VALERIE Hough of Bega will celebrate her 98th birthday this Australia Day.
Born in Sydney in 1916, Ms Hough has seen Australia change in many ways.
When she was born in inner-city Sydney, street lamps were still lit by a gas man and deliveries were made by horse and cart.
“I don’t recall that we really celebrated Australia Day when I was a child,” she said.
“It wasn’t what it is now.
“Of course, for me it was always about my birthday anyway!”
“I’m not sure why anyone would be interested in me being born on Australia Day, but such is fame,” she added with a chuckle.
Ms Hough lives independently despite limited eyesight caused by severe macular degeneration.
“I’ve had to stop things like reading and knitting, I have limited central eyesight, but I’m getting along otherwise,” she said.
Ms Hough seems to have always had an attitude of “getting along” and faces any adverse circumstances in her life head on with dignity and common sense.
When she was just six, her mother Molly was tragedy killed by a brain haemorrhage after a fall.
“And that was that, she was gone and Dad was left with seven of us.
“The oldest was 12, the youngest was a baby.
“We were put into orphanages.
“It didn’t hurt us, because when I say orphanages I think it was a church home where Dad paid for us, it wasn’t a government thing.
“We all came back together later.
“I think different people wanted to adopt some of us, I think they wanted me because I was the only girl and they wanted my older brother because he was nearly working age, but Dad said no.
“We were lucky, we had a pretty good father.”
When Ms Hough was 13 she left school to look after her brothers and father.
Ms Hough later found work in a lolly factory, “the only work open to those who didn’t have an education”.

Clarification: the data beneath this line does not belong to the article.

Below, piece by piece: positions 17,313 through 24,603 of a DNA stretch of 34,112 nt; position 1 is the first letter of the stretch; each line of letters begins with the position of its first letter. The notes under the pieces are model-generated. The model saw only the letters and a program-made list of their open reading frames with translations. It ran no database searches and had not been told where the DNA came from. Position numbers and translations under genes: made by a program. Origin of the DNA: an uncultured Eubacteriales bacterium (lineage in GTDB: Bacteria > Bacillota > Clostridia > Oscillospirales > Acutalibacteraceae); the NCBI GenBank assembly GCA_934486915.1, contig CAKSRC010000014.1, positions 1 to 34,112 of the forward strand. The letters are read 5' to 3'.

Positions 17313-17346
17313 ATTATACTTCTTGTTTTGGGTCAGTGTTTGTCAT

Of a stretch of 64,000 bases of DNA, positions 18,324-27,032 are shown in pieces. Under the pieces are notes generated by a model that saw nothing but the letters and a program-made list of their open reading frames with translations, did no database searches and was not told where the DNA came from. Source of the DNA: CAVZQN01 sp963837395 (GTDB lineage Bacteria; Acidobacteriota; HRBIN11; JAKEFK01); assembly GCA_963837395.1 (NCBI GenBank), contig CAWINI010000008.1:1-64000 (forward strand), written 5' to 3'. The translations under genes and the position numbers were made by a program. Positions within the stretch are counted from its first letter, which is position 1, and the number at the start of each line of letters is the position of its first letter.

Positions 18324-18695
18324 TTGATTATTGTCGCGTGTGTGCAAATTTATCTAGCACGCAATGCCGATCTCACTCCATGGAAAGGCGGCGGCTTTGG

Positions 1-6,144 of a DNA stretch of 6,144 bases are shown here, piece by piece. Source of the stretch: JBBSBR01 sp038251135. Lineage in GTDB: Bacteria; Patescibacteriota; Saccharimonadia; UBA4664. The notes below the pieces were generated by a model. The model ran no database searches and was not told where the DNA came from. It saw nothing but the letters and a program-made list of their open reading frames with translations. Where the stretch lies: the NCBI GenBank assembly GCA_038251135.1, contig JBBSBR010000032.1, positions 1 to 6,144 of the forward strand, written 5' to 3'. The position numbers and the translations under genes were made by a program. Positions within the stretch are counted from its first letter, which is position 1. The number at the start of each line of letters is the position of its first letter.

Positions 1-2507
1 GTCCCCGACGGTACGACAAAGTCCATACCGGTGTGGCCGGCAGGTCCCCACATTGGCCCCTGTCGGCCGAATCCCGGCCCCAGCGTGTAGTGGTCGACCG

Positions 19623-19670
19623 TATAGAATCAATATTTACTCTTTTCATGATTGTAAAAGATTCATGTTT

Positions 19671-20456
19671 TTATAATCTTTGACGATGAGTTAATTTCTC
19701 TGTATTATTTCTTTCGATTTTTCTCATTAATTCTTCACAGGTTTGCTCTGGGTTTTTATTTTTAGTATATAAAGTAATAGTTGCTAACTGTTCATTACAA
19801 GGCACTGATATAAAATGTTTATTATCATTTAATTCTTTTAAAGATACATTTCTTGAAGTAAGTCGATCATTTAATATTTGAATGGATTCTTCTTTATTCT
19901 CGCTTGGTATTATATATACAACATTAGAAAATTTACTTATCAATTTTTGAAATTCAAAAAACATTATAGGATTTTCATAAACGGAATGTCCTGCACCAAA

With the onset of World War 2 she began working in a munitions factory.
Ms Hough was married to her husband Lance for 50 years and they lived in various parts of NSW.
Following his death she decided to move elsewhere, choosing the Bega Valley.
Ms Hough has one surviving son, Phil, now 77; her other son Geoff died when he was 44.
“I’ve been here in Bega for 17 years now,” she said.
“I had a good friend Dot who lived in Nimmitabel and later Bemboka so I was familiar with the Valley.
“I do like it here.
“Dot eventually passed away, but I’ve made other friends.
“However, when you are my age friendships matter less as it’s not like you are going out and catching up all the time.”
Ms Hough attributes her longevity to her genes and a healthy lifestyle.
She said she still does her exercises every day, is a teetotaller and has always eaten lots of fruit.
“If I was anything healthier I’d be dangerous!” she joked.
Ms Hough only has one surviving sibling, Terry - he is set to celebrate his 102nd birthday in April.
“He’s up in Tweed Heads so I don’t see him, but we speak every week on the phone.”
Ms Hough said she won’t be doing anything special for her birthday this Australia Day.
“Well, I think I’m a bit too old to go out kicking up my heels!”
Helen Watson, who has been teaching Ms Hough computer skills, said meeting her “makes you adjust your ideas of what it would be like to be a 98-year-old woman”.
“Many times people with all five senses do not use them as well as she uses her four,” she said.
“I admire her for her ability to figure out how to circumvent difficulties.
“In addition, she can be very kind and generous to people she thinks need a little boost.”